Walter Lippmann

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Walter Lippmann (September 23, 1889 - December 14, 1974), was an American journalist and commentator. Lippmann was highly respected in his day.

Lippmann began attending Harvard University at the age of 17 and under George Santayana, William James, and Graham Wallas. He concentrated on philosophy and languages, spoke German and French, and graduated in three years.

Lippmann was one of the founding editors of The New Republic magazine in 1913. Lippmann was an advisor to President Woodrow Wilson during World War I, and assisted in the drafting of Wilson's Fourteen Points.

Public Opinion

In the 1920s philosopher John Dewey (1859-1952) engaged in a major debate with Lippmann on the impact of the technology on democracy. Both agreed that the communications revolution had created a large and more complex world, that political and social institutions had not kept pace with the changes wrought by technology, that the masses were more susceptible to propaganda, and that modernity threatened democracy. Their critiques diverge on solutions, especially whether or not democracy could be saved. While Lippmann saw the public as unredeemable and subject to mass manipulation, Dewey thought that more public involvement in socio-political affairs was needed and that tools of mass communication could be used to this end.[1]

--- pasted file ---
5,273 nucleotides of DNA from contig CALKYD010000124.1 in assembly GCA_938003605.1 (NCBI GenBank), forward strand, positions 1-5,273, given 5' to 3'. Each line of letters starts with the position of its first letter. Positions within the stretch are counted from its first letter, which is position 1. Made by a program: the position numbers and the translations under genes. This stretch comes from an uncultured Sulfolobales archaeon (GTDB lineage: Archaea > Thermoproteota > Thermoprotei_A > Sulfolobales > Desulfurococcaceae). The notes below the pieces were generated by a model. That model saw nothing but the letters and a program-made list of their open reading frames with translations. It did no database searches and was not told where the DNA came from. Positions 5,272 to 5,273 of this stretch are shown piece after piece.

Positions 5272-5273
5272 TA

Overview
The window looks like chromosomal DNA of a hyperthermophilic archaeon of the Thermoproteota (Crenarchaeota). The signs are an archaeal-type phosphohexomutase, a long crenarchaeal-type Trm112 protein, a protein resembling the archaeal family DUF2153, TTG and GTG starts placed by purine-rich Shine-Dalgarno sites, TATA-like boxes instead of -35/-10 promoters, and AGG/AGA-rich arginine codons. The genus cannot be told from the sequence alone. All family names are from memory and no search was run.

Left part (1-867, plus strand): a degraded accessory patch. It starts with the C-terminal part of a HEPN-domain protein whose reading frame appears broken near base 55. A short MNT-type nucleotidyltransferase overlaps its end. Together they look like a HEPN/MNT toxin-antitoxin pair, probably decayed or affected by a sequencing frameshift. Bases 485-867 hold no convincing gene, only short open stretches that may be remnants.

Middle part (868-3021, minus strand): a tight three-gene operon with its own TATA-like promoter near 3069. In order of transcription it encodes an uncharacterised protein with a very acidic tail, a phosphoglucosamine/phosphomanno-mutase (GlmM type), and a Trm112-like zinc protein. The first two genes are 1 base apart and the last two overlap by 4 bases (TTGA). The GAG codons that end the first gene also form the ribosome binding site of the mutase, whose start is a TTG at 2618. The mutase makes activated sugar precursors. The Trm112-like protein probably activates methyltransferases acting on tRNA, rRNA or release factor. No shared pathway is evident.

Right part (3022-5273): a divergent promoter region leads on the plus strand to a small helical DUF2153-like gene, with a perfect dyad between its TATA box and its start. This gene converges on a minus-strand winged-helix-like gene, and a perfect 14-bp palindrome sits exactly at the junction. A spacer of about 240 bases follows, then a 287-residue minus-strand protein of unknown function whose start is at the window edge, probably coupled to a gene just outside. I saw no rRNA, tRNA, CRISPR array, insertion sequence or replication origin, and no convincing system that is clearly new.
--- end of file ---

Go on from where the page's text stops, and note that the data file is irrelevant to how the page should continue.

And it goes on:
Politics

Lippmann had wide access to the nation's decision makers and had no sympathy for communism. But the Golos spy ring used Mary Price, his secretary, to garner information on items Lippmann chose not to write about or names of Lippmann's sources, often not carried in stories, but of use to the MGB.

Cold War

Lippmann is accredited with popularizing the phrase "Cold War" to describe the breakdown of the World War II Allied Powers alliance and the growing post-war tensions.

Conservatism

Starting as a Socialist, Lippmann moved right through most of his life, becoming a conservative y the 1930s and an advocate of Natural Law[2]. For example, Noam Chomsky admired Lippmann's concept and phrase "manufacture of consent"[3] and so titled his 1986 pamphlet[4]. Shortly thereafter in 1988 Chomsky co-wrote and published Manufacturing Consent: The Political Economy of the Mass Media with fellow liberal Edward S. Herman.

References

  1. Walter Lippmann, Public Opinion (1922) and The Phantom Public (1925); John Dewey, The Public and Its Problems (1927)
  2. Religion, Politics, and the Higher Learning, Morton White, Harvard University Press, 1959 p.112
  3. Chomsky on democracy & education, Noam Chomsky, Routledge, 2003, ISBN 0415926319, 9780415926317, 480 pages, p.397
  4. The Manufacture of Consent, Noam Chomsky, Silha Center for the Study of Media Ethics and Law, University of Minnesota, 1986

External link